We begin college aiming for the ever-elusive four-year graduation. We get our degree plans all mapped out and start working towards a degree and, ultimately, our future.
It’s supposed to only take four years, right? From the time we’re capable of riding the elementary school bus alone, we’re programmed with the idea that only one correct path in life exists.
In elementary school, we are taught to do homework and pass tests. In middle school, we are taught to prepare for high school and put grades and studying before all else. In high school, we are taught to take on as many responsibilities and extracurriculars as possible to become desirable to universities because failing to attend college immediately after high school is still stigmatized.
Not all university students go to college because they feel they have to or because they don’t know what else to do. Many high school graduates continue their education in the personal pursuit of knowledge and success, but even those students are bombarded with expectations that older generations never faced.
It’s no secret that tuition prices have skyrocketed in recent years. According to national statistics, U.S. public university graduates average about $30,000 in debt by the time they graduate. The mere idea of starting a new chapter of life with that much debt is crippling and holds many students back.
Previous generations graduated with little or no debt—often paying tuition with income from summer jobs, and had the luxury of focusing solely on coursework throughout the school year. A 2015 Georgetown University study found that, over the past 25 years, more than 70 percent of college students have held at least a part-time job while in school, with 25 percent working full-time while also attending university full time.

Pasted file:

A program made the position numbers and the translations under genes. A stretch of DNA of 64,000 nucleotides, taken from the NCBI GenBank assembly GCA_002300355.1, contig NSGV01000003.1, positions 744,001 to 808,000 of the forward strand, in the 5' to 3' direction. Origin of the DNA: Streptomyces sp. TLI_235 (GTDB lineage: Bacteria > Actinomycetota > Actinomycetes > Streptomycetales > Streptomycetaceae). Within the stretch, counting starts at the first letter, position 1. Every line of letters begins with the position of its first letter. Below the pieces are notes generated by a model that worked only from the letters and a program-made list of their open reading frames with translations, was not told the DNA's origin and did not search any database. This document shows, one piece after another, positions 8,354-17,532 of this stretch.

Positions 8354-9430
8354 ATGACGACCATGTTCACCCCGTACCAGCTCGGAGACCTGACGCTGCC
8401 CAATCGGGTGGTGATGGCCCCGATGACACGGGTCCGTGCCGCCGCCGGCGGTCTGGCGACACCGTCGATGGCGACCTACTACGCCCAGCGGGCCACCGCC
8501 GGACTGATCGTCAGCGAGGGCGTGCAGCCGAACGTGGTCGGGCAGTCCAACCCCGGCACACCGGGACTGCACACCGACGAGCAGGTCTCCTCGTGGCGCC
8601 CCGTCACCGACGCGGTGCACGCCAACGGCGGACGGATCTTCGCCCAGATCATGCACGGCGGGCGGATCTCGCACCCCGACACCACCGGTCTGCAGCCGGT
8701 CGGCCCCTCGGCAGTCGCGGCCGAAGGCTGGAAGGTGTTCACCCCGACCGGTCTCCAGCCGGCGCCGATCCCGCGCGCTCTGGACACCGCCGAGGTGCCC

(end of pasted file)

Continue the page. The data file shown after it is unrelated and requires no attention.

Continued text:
Like many who attend UTSA, I am a first-generation college student. While I haven’t had much first-hand guidance from experienced college graduates, I knew how devastating the price tag for a Bachelor’s degree could be. For that reason, I didn’t go the “standard route.”
Although I began college with a semester’s worth of credits, I took five years to reach graduation day. Excluding the spring, summer and fall semesters of 2016, I haven’t been registered for a full school year since my freshman year in 2011.
I’ve avoided school loans my entire college career but in my last year I took out a loan because I started to feel stagnant and was ready to graduate. I decided it would be more beneficial, in the long run, to register for classes only one semester a year, so I could spend the rest of the year saving to pay for tuition. I still had to work while I took classes, but that’s the approach that worked for me, and because of my decision, I will graduate with less than a third of the debt of many of my fellow graduates.
Earning a college degree is not a race. There is no deadline for the number of years it should take, nor is there any rule stating you must earn your Bachelor’s in your 20s. If I have learned one thing in my time at UTSA, it is that you will not be the same person in four, five or six years, and you may not want the things you were certain you wanted.
Life is a series of decisions, and the consequences of those decisions are ultimately yours and yours alone. Just because something is typically done one way doesn’t make it the best way to get it done.